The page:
Introducing Buddhism and Law


Introducing Buddhism and Law



Published as the introduction to Buddhism and Law: An Introduction, Rebecca Redwood French & Mark A. Nathan, eds.

Some edited volumes are self-explanatory and others need a substantial introduction to the material; the latter is the case with this volume. While the title is intriguing, many readers will need a guidebook to explain much of what they are encountering here. And it is well worth the effort as the material is some of the most exciting and unorthodox both on legal systems and in Buddhist Studies. Therefore, the task of this introduction to the volume is to provide readers with a road map to define the object of study, and to offer ways to think about the field of Buddhism and Law.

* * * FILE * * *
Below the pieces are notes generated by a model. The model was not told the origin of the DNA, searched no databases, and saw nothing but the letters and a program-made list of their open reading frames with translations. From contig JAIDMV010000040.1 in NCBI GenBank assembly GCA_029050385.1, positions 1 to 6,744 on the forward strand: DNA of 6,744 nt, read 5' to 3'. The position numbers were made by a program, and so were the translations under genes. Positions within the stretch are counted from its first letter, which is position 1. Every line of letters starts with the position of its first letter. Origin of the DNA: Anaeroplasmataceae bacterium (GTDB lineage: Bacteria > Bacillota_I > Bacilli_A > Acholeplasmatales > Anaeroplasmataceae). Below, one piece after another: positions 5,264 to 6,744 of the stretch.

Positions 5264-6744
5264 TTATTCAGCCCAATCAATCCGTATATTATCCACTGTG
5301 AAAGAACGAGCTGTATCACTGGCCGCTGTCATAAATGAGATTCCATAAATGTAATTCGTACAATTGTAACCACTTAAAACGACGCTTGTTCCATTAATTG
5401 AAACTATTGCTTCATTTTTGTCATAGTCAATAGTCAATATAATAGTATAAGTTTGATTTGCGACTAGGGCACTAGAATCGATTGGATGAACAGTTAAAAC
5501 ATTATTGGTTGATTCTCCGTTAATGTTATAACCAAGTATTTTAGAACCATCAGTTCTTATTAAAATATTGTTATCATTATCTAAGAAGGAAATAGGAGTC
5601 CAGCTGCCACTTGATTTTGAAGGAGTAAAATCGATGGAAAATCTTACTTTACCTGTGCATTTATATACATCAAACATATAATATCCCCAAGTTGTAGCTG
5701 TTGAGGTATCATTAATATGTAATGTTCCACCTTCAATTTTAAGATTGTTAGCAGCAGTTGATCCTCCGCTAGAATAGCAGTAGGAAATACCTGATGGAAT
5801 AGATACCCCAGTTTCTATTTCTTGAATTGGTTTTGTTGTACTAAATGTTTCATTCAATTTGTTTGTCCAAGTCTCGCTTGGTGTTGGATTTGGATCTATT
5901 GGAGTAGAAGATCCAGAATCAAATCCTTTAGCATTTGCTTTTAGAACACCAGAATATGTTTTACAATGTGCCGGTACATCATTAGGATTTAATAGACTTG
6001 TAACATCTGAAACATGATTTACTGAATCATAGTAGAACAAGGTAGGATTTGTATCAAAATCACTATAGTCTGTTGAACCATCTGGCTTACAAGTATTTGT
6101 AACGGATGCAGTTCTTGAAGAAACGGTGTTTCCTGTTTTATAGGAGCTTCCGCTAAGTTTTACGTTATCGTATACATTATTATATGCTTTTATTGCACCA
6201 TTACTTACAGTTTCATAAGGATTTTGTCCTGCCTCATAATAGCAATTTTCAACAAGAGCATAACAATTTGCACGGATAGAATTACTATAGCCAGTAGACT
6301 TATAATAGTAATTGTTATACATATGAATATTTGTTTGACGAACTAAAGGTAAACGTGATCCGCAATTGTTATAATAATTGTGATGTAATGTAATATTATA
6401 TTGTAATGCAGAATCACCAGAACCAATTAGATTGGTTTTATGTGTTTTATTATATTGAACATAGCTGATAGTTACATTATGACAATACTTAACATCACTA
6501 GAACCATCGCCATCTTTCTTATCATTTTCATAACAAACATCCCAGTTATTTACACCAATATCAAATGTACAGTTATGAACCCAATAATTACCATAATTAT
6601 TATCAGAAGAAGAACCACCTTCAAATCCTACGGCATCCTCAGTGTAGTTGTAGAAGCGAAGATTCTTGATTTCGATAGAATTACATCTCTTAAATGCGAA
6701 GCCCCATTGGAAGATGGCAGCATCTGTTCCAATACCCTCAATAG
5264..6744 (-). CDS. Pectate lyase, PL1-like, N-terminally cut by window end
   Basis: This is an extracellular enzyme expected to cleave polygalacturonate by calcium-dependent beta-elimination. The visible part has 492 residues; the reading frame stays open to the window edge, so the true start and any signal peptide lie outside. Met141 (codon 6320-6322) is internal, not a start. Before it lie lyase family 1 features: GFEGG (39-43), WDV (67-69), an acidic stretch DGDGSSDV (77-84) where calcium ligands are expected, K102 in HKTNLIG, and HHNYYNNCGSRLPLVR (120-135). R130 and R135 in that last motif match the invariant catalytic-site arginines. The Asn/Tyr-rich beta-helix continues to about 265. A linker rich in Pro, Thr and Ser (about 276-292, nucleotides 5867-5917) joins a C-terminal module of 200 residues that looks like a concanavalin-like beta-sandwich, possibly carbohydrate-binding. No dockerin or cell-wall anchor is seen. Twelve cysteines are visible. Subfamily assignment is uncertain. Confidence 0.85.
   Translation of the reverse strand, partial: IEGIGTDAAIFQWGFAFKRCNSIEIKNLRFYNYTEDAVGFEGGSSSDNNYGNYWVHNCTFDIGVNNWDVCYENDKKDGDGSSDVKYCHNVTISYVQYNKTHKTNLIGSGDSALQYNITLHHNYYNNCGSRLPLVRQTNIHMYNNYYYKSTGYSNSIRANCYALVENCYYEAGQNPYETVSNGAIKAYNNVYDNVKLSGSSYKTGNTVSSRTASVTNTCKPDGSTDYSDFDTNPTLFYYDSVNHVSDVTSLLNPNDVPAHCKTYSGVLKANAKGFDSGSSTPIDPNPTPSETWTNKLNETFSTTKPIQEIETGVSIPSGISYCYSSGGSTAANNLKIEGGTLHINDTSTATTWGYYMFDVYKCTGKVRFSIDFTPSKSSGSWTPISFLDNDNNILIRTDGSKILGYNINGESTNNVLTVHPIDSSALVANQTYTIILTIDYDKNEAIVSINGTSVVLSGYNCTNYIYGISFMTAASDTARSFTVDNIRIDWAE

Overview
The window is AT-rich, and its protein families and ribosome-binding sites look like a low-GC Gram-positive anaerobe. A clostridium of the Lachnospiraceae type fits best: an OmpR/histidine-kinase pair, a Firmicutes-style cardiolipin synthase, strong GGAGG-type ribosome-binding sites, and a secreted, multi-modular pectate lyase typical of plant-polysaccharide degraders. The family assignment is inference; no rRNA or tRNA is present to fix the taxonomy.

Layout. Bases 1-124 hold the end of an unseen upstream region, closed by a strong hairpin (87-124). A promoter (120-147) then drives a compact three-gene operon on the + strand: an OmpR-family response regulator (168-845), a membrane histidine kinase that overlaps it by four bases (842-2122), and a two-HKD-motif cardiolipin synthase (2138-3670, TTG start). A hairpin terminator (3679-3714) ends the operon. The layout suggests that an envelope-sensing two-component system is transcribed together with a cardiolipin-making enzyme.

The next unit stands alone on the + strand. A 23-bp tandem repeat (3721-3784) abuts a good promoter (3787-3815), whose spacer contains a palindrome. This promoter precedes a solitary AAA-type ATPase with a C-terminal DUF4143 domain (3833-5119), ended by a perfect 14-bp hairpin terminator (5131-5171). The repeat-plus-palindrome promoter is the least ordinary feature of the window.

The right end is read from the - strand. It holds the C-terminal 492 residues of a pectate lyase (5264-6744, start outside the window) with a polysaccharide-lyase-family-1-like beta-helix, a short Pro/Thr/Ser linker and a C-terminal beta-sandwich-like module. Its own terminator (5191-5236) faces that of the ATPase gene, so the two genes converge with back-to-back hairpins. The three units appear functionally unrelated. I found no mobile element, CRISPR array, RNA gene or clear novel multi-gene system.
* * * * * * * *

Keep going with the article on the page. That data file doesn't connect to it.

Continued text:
This introduction is divided into three main sections: Buddhism, Law, and Buddhism and Law. The first, Buddhism, presents a brief account of the life of the Buddha before turning to an examination of dharma, a fundamental term in Buddhism that has long been translated as law. A discussion of Buddhist monasticism and some of the misconceptions that have surrounded the place of the monastic community in society comes next, followed by a consideration of the Vinaya, the canonical Buddhist law codes that have served to regulate the religious life of Buddhist monasteries. Buddhist traditions also possess a wealth of other legal texts and materials, most of which reflect attempts to devise supplementary rules and regulations that fit local conditions, and these are introduced last

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Cambridge University Press


New York



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Buddhist Studies | Law | Religion Law

Introducing Buddhism and Law